Investigators following new leads in Iowa Hot Lotto mystery

2013-07-24T14:40:00Z Investigators following new leads in Iowa Hot Lotto mysteryBy JAMES Q. LYNCH, Lee-Gazette Des Moines Bureau Waterloo Cedar Falls Courier

CEDAR RAPIDS --- It’s not the “aha moment,” but state investigators are pursuing new leads in the case of a $7.5 million Hot Lotto winning ticket that has never been claimed.

There is “nothing great and new,” Iowa Division of Criminal Investigation Special Agent-in-Charge Patrick Townsend said Wednesday, “but I will tell you that a-year-and-a-half into it, it is not dead.”

A Hot Lotto ticket with an after-tax value of $7.5 million was drawn by the Iowa Lottery Dec. 29, 2010. A New York attorney acting on behalf of a Belize-based investment trust filed paperwork for the prize less than two hours before the jackpot was slated to expire. That claim was withdrawn after Lottery officials refused to pay the prize because of questions about the ticket and its ownership.

The Hot Lotto mystery was not a cold case, Townsend said, but “there was not a whole lot of activity” in recent months. However, the DCI recently received “a couple of new things” it is working through “to see if it can take us someplace,” Townsend said.

“Just like any investigation, when you have new leads come in you do get optimistic,” he said Wednesday. “The information we have is not the ‘aha moment’ to say this is the one we’ve been waiting for. It is good information and it’s stuff we’re taking further with the hope that it becomes that.”

Townsend wouldn’t reveal the source of the new information except to say it’s a combination of leads from Iowa and beyond.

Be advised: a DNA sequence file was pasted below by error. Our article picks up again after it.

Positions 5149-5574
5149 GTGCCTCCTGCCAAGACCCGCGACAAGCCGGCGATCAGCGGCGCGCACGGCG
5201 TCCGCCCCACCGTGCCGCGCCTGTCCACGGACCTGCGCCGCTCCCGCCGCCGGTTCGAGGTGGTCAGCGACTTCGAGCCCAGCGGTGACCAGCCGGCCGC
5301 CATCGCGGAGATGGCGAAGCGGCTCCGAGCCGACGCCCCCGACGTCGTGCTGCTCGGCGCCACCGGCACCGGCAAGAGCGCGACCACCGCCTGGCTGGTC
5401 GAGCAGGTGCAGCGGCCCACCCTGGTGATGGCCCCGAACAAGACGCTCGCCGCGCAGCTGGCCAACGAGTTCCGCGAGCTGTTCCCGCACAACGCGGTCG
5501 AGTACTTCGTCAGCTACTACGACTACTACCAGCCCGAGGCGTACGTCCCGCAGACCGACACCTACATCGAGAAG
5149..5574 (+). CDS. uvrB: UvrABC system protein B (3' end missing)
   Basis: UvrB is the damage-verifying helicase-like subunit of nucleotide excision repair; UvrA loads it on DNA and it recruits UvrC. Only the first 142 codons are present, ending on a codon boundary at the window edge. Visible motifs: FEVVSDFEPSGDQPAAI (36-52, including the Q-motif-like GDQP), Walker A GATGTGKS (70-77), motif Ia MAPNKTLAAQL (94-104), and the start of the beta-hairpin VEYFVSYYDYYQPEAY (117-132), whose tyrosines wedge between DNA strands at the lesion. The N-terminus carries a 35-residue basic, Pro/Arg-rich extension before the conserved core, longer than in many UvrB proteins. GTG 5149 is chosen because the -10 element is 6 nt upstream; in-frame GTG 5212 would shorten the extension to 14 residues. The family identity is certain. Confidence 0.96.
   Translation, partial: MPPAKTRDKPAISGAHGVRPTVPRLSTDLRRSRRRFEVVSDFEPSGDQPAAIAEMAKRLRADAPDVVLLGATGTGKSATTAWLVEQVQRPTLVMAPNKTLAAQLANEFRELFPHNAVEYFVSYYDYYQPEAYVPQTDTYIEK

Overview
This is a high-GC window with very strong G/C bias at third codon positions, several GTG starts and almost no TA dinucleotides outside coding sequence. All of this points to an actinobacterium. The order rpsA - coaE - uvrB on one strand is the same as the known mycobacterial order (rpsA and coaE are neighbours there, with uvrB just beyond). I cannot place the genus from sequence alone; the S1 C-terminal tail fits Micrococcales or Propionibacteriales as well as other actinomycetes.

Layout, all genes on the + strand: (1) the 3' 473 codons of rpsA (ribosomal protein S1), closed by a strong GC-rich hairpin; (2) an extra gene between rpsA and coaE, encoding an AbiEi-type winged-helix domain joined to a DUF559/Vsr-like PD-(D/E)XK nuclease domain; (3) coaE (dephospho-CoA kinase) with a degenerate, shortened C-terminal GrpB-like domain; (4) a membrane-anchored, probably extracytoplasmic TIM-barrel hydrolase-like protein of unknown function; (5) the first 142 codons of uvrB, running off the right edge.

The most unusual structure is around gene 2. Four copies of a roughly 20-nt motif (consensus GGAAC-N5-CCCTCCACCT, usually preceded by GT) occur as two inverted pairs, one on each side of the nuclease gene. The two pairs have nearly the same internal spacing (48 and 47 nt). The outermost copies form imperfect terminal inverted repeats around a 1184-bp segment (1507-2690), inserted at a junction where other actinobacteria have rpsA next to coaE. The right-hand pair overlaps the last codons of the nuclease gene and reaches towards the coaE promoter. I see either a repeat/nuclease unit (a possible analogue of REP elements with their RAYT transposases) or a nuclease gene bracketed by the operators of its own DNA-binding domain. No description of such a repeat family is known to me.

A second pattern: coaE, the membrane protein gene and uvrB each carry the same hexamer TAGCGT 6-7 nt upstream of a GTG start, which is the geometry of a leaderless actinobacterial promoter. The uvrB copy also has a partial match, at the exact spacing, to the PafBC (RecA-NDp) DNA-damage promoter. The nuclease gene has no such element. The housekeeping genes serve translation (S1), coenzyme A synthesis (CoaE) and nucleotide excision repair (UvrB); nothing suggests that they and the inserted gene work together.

“There’s potential for both of those roads coming back together,” he said. The information is not leading the DCI in totally new directions. “It’s good information within the structure of what we’ve been looking at.”

The most popular theory about the ticket is that the winner was involved in some illegal activity and tried to “sell” the ticket to someone else to claim the jackpot, Iowa Lottery Vice President Mary Neubauer said.

Another possibility is that it was a syndicate of people from outside the U.S. who bought the winning ticket but couldn’t redeem it, so it was illegally sold for more than the $1 ticket was worth, Lottery Director Terry Rich said.

In either case, the Lottery would not pay the prize because Iowa law disallows lottery ticket scalping, Rich said.

Townsend laughed at – but didn’t reject -- the suggestion that the case would make the basis for a good novel.

“It has the makings for it,” he said. “But I don’t have all of the story. You could finish it in so many ways … but it would be nice to have the real (ending) … to understand what happened “from A to Z instead of getting to M or N and saying. ‘OK, we can only surmise the rest of it or finish it however you would like it.’”

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